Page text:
Hezbollah's Position

Syria benefited by showing how badly it was needed in Lebanon. Iran picked up additional leverage against the United States. Hezbollah claimed a major place at the negotiations shaping the future of Palestinian politics. It all made a great deal of sense.

Of course, it was also obvious that Israel would respond. From Syria's point of view, that was fine. Israel would bog down again. It would turn to Syria to relieve it of its burdens. Israel would not want an Islamic regime in Damascus. Syria gets regime preservation and the opportunity to reclaim Lebanon. Iran gets a war hundreds of miles away from it, letting others fight its battles. It can claim it is the real enemy of Israel in the Islamic world. The United States might bargain away interests in Iraq in order to control Hezbollah. An Israeli invasion [of Lebanon] opens up possibilities [for the Iranians] without creating much risk.

It is Hezbollah that takes it on the chin. But Hezbollah, by its nature and its relationships, really did not have much choice. It had to act or become irrelevant. So now the question is: What does Hezbollah do when the Israelis come? They can resist. They have anti-tank weapons and other systems from Iran. They can inflict casualties. They can impose a counterinsurgency. Syria may think Israel will have to stay, but Israel plans to crush Hezbollah's infrastructure and leave, forcing Hezbollah to take years to recover. Everyone else in Lebanon is furious at Hezbollah for disrupting the recovery. What does Hezbollah do?”

This is where Stratfor’s analysis becomes most troubling and, frankly, is the main reason I wanted to walk you through this whole exercise.

”In the 1980s, what Hezbollah did was take Western hostages. The United States is enormously sensitive to hostage situations. It led Ronald Reagan to Iran-Contra. Politically, the United States has trouble handling hostages. This is the one thing Hezbollah learned in the 1980s that the leaders remember. A portfolio of hostages is life insurance. Hezbollah could go back to its old habits. It makes sense to do so.  [Emphasis added, GH.]

It will not do this while there is a chance of averting an [Israeli] invasion. But once it is crystal clear it is coming, grabbing hostages makes sense. Assuming the invasion is going to occur early next [this] week -- or a political settlement is going to take place -- Western powers now have no more than 72 hours to get their nationals out of Beirut or into places of safety. That probably cannot be done. There are thousands of Westerners in Beirut. But the next few days will focus on ascertaining Israeli intensions and timelines, and executing plans to withdraw citizens. The Israelis might well shift their timeline to facilitate this. But all things considered, if Hezbollah returns to its roots, it should return to its first operational model: hostages.”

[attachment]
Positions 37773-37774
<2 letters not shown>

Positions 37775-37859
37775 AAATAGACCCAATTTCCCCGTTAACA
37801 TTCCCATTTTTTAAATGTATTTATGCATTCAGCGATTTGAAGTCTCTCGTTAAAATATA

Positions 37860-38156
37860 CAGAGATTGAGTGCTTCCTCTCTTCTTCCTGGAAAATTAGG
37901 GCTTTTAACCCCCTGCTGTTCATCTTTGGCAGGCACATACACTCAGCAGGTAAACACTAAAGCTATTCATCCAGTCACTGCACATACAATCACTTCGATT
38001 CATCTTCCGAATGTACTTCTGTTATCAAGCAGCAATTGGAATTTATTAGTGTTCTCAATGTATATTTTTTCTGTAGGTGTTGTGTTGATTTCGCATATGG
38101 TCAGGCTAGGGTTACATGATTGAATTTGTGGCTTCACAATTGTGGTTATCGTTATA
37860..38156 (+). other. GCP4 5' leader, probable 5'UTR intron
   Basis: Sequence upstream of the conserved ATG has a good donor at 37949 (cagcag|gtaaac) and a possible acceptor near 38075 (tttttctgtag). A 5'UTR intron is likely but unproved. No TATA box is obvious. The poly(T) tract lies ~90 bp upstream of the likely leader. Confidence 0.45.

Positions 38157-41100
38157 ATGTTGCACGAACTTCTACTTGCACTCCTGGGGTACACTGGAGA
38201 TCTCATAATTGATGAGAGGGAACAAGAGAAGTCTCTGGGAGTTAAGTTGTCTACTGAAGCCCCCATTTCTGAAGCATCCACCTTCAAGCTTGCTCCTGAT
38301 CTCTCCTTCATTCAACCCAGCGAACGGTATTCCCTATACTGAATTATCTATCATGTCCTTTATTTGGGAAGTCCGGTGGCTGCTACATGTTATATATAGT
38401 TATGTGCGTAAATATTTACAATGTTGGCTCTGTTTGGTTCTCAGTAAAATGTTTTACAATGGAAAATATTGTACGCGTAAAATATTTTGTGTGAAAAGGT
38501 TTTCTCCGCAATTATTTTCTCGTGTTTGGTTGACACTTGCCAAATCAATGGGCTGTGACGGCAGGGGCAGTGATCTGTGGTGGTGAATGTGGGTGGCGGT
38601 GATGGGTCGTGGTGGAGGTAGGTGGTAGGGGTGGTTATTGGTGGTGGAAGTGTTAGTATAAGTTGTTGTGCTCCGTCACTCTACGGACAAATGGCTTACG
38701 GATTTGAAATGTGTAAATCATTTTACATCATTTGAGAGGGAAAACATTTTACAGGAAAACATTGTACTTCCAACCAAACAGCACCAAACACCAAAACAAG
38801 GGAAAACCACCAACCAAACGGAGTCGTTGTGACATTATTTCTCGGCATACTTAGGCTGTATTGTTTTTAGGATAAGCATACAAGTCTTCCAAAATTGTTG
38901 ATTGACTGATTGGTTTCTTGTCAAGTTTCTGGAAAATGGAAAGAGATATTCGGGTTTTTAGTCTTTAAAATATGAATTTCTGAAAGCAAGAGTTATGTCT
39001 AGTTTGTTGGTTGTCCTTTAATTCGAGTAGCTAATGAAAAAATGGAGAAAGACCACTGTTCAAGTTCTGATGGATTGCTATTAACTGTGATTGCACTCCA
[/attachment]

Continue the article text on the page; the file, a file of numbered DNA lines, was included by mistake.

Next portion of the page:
Before I continue, I wish to thank Dr. George Friedman and all the good folks at for allowing me to reprint portions of their analyses for you from time to time.  I highly recommend their various intelligence services.  For a limited time InvestorsInsight readers and ProFutures clients can subscribe to Stratfor for a special reduced price of only $199 per year.  If you want access to Stratfor’s premium intelligence, this is a great deal – CLICK HERE.  (FYI, I receive nothing whatsoever in return if you subscribe.)

Where Things Go From Here?

As this is written (and time to hit the “send” button), there is no way to know what will happen next in the Mideast crisis.  All kinds of options exist.  It is difficult to imagine that Israel will agree to a cease-fire even if Hezbollah agrees to return the captured Israeli soldiers, especially now that Hezbollah has intensified the rocket attacks. 

Several Arabic nations that would not normally make such a gesture have joined to condemn Hezbollah, including Jordan, Saudi Arabia, Yemen, the United Arab Emirates and others.  Thus, Israel must feel that it has an unprecedented window of opportunity to wipe out Hezbollah, or at least render it powerless.  At the least, Israel will almost certainly attempt to disarm Hezbollah, what with rockets striking Haifa and other Israeli cities and potentially Tel Aviv.

I look for Israel to put the hammer down in the next few days and weeks.  Look for Israel to intensify the bombings.  I believe the prior bombings and air campaign have been to clear the way for a ground campaign that could begin any day now.  I could be wrong, of course, but this looks like the most likely scenario to me.  Stratfor seems to agree.  Fasten your seatbelts!

One puzzling aspect to all of this, however, is why the US has not already ordered mandatory evacuations of Americans from Lebanon, given the growing threat of a ground invasion by Israeli forces and the intensifying level of bombing by both sides.  Transportation out of Lebanon is being provided for Americans beginning today (Tuesday) but on a voluntary basis, not mandatory.